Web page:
Paddlers and enthusiasts from across Queensland have come together to compete and have fun in a region not most known for aquatic sports – Longreach.
Minister for Agricultural Industry Development and Fisheries Mark Furner visited the event yesterday (Saturday) and praised organisers for a great event.
“In the Year of Outback Tourism the Longreach community has shown everyone they know how to have a good time and that this is a great place to visit,” Mr Furner said.
“I hope thousands of Queenslanders will see the images of this event and come to Longreach to see for themselves.”
The Outback Paddle Regatta Festival featured a series of races, as well as a charity duck race that will seem familiar to many.
Some 600 ducks, previously used for events in the Brisbane River, were donated for the event by the PA Research Foundation. Funds raised will support cancer research.
“Longreach’s commitment to this cause is a great example of the spirit that exists in Queensland’s outback,” Mr Furner said.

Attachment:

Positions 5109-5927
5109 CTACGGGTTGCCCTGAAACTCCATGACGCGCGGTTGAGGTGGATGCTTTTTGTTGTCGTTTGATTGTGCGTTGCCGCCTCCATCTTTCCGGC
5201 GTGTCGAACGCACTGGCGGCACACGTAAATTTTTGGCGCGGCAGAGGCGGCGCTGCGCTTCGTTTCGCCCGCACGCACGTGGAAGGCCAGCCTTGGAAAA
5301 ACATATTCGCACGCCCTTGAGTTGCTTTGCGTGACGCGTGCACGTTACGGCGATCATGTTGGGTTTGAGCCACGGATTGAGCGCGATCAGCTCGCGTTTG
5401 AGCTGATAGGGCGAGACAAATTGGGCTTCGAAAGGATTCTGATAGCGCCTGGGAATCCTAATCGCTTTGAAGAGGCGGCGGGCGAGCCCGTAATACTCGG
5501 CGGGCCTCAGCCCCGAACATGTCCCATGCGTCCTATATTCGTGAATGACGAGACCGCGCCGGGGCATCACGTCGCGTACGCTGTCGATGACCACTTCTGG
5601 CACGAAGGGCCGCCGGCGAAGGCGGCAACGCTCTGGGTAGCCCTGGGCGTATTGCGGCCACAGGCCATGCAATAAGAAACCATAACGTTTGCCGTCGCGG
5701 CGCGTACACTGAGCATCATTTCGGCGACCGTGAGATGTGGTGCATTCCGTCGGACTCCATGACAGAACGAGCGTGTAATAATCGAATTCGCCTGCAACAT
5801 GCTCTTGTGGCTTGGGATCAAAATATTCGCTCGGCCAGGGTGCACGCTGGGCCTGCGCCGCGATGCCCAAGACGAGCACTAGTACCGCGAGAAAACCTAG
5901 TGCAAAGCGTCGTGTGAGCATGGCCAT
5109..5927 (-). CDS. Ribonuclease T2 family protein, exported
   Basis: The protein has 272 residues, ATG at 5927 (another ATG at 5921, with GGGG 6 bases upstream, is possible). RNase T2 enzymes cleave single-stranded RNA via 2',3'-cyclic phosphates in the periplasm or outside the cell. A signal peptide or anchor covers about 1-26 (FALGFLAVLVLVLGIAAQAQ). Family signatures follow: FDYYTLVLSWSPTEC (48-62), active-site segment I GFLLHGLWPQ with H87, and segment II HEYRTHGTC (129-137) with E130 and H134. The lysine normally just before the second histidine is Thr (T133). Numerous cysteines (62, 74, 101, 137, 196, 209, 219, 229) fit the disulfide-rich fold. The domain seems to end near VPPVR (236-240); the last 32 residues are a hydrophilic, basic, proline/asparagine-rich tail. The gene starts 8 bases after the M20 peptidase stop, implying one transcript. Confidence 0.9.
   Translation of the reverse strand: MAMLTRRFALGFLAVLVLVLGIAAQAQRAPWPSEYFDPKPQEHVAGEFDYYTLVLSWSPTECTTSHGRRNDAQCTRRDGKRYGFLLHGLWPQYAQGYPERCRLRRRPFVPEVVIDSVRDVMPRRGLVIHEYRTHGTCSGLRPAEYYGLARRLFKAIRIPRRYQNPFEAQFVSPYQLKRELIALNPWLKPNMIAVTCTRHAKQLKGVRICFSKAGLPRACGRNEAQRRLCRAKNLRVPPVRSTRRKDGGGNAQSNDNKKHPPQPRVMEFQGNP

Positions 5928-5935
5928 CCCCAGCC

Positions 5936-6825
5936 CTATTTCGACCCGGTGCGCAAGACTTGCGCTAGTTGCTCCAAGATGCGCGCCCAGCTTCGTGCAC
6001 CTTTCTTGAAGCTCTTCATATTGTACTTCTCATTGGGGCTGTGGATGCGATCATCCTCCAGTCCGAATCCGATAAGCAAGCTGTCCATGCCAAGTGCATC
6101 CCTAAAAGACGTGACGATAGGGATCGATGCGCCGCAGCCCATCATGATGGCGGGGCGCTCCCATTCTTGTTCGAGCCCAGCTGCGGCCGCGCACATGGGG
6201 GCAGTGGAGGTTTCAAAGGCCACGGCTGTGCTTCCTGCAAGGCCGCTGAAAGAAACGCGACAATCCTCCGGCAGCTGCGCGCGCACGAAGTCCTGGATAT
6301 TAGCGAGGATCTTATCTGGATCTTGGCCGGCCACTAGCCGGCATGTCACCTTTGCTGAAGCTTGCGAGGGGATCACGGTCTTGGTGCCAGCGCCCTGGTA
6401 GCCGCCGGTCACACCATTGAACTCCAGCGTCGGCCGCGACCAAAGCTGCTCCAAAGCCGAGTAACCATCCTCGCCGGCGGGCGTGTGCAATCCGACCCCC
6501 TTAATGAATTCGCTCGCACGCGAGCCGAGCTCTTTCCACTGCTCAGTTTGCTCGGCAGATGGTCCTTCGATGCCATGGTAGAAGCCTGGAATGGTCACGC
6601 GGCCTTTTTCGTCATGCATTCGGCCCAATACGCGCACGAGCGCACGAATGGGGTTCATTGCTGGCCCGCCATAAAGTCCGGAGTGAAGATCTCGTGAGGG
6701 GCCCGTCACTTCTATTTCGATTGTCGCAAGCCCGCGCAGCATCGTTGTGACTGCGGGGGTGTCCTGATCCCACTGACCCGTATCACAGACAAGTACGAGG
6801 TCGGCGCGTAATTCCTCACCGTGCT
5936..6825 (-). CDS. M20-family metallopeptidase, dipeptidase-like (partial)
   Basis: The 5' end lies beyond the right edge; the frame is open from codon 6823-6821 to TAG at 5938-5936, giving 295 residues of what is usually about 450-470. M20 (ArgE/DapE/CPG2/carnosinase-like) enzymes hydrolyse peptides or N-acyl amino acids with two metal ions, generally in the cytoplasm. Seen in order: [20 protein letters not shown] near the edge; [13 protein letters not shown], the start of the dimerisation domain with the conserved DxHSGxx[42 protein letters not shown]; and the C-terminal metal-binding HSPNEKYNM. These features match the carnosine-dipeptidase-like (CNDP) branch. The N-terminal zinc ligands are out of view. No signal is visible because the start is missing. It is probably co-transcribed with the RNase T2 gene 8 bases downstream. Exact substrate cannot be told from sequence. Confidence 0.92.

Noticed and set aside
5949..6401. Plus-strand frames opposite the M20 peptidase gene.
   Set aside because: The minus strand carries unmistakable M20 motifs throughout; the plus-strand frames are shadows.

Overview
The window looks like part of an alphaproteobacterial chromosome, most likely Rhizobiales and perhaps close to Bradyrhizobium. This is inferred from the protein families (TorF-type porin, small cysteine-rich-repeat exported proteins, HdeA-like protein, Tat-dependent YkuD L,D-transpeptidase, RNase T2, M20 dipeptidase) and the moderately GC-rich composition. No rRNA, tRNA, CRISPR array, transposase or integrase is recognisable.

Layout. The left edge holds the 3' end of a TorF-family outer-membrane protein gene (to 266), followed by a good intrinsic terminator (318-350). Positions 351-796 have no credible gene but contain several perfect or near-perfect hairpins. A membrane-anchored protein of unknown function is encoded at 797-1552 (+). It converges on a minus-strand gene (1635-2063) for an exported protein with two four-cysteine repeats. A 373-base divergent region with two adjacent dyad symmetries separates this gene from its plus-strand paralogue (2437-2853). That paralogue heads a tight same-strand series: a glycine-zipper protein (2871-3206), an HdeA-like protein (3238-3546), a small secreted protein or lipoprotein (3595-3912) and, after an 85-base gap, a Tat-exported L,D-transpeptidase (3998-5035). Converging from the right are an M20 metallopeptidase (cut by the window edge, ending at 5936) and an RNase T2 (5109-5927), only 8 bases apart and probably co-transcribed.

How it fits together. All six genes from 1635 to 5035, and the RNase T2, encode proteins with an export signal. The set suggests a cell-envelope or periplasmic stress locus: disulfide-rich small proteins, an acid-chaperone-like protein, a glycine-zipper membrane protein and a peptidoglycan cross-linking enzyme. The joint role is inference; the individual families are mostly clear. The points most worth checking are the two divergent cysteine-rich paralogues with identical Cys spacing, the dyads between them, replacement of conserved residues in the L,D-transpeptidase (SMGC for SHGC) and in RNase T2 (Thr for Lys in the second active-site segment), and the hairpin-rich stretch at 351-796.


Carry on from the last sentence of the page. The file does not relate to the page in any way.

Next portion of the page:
“Queensland’s outback has been doing it tough with drought and other weather events, and visiting those regions is a terrific way all Queenslanders can support them.”
The Year of Outback Tourism as announced by Premier Annastacia Palaszczuk late last year, including a $3 million events program to help outback communities suffering from drought conditions.
This week in Parliament the Premier announced another 15 events would be funded under the program, including the Curry Merry Muster Festival in Cloncurry and The Outback Food, Wine and Music Festival in Longreach.
Applications for round three funding close on November 4. Visit https://events.premiers.qld.gov.au/outback